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1.
CNS Drugs ; 36(7): 739-770, 2022 07.
Article in English | MEDLINE | ID: covidwho-1930607

ABSTRACT

While the intranasal administration of drugs to the brain has been gaining both research attention and regulatory success over the past several years, key fundamental and translational challenges remain to fully leveraging the promise of this drug delivery pathway for improving the treatment of various neurological and psychiatric illnesses. In response, this review highlights the current state of understanding of the nose-to-brain drug delivery pathway and how both biological and clinical barriers to drug transport using the pathway can been addressed, as illustrated by demonstrations of how currently approved intranasal sprays leverage these pathways to enable the design of successful therapies. Moving forward, aiming to better exploit the understanding of this fundamental pathway, we also outline the development of nanoparticle systems that show improvement in delivering approved drugs to the brain and how engineered nanoparticle formulations could aid in breakthroughs in terms of delivering emerging drugs and therapeutics while avoiding systemic adverse effects.


Subject(s)
Mental Disorders , Administration, Intranasal , Brain/metabolism , Drug Delivery Systems , Humans , Mental Disorders/drug therapy , Mental Disorders/metabolism , Nose , Pharmaceutical Preparations/metabolism
2.
CNS Neurol Disord Drug Targets ; 21(3): 228-234, 2022.
Article in English | MEDLINE | ID: covidwho-1125178

ABSTRACT

Increasing reports of neurological symptoms in COVID-19 patient's warrant clinicians to adopt and define the standardized diagnostic and managing protocols in order to investigate the linkage of neurological symptoms in COVID-19. Encephalitis, anosmia, acute cerebrovascular disease and ageusia are some of the emerging neurological manifestations which are reported in several cohort studies on hospitalized patients with COVID-19. Although the COVID-19 pandemic is primarily associated with infection of the respiratory tract system, but measures like lockdown and restricted physical movements to control the spread of this infection will certainly have neurobehavioural implications. Additionally, some of the patients with pre-existing neurological manifestations like epilepsy, Parkinson's and Alzheimer's disease are more prone to infection and demand extra care as well as improvised treatment. In this review, we have focused on the neurovirological clinical manifestations associated with the COVID-19 pandemic. Although the prevalence of neurovirological manifestations is rare increasing reports cannot be ignored and needs to be discussed thoroughly with respect to risk analysis and considerations for developing a management strategy. This also helps in defining the burden of neurological disorders associated with COVID-19 patients.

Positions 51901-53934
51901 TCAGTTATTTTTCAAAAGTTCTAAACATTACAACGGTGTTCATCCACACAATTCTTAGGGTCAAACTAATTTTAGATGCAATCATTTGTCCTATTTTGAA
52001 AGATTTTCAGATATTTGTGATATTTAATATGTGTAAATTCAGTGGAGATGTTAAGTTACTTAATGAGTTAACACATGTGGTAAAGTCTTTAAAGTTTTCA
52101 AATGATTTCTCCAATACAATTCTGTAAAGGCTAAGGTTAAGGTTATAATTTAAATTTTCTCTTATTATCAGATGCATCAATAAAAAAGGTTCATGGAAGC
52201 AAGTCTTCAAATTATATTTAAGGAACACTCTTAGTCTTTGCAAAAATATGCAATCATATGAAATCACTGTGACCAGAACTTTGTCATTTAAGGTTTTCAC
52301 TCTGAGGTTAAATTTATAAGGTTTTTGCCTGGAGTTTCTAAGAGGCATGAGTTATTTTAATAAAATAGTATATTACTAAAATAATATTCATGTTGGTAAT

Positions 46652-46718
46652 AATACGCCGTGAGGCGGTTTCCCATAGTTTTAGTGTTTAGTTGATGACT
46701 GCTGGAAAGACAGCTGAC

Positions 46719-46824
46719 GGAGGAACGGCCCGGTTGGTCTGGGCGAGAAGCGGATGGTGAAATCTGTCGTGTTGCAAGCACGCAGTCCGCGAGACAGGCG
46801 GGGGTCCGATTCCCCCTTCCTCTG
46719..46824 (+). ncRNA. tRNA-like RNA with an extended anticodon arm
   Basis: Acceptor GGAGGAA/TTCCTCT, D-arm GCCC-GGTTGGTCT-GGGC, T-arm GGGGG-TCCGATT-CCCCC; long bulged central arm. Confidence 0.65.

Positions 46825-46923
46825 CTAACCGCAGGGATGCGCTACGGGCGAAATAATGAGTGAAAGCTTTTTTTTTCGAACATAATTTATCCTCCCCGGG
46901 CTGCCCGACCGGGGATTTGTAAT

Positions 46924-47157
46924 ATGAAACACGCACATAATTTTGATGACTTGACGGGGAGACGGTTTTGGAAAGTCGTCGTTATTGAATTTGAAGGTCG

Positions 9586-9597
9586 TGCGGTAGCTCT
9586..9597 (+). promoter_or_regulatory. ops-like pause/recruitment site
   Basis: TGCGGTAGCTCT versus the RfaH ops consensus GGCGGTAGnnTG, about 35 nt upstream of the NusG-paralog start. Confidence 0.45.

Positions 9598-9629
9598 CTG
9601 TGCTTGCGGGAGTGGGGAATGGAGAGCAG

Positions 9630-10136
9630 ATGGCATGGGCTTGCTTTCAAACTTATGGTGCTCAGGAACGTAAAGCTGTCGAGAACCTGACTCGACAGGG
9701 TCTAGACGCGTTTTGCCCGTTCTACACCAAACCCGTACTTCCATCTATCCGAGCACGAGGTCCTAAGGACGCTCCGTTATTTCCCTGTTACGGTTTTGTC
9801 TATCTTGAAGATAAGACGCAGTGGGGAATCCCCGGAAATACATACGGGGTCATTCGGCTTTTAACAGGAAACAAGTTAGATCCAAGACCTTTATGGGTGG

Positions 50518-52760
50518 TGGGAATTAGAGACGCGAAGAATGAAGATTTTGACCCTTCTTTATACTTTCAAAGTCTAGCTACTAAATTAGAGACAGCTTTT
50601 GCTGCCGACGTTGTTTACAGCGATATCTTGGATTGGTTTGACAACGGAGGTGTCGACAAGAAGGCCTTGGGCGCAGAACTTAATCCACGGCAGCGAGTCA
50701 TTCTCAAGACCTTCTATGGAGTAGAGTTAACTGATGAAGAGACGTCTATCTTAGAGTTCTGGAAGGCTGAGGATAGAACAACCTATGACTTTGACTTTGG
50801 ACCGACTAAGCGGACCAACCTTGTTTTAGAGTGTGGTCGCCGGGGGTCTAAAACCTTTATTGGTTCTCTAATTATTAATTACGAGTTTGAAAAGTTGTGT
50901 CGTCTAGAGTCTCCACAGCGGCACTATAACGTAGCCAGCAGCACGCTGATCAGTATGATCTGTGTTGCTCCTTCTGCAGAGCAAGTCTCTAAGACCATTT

Subject(s)
COVID-19/psychology , COVID-19/therapy , Mental Disorders/psychology , Mental Disorders/therapy , Nervous System Diseases/psychology , Nervous System Diseases/therapy , Angiotensin-Converting Enzyme 2/metabolism , COVID-19/epidemiology , COVID-19/metabolism , Communicable Disease Control/methods , Communicable Disease Control/trends , Humans , Mental Disorders/epidemiology , Mental Disorders/metabolism , Nervous System Diseases/epidemiology , Nervous System Diseases/metabolism , Risk Assessment/methods , Risk Assessment/trends , SARS-CoV-2/metabolism
3.
Scott Med J ; 66(1): 3-10, 2021 Feb.
Article in English | MEDLINE | ID: covidwho-1067034

ABSTRACT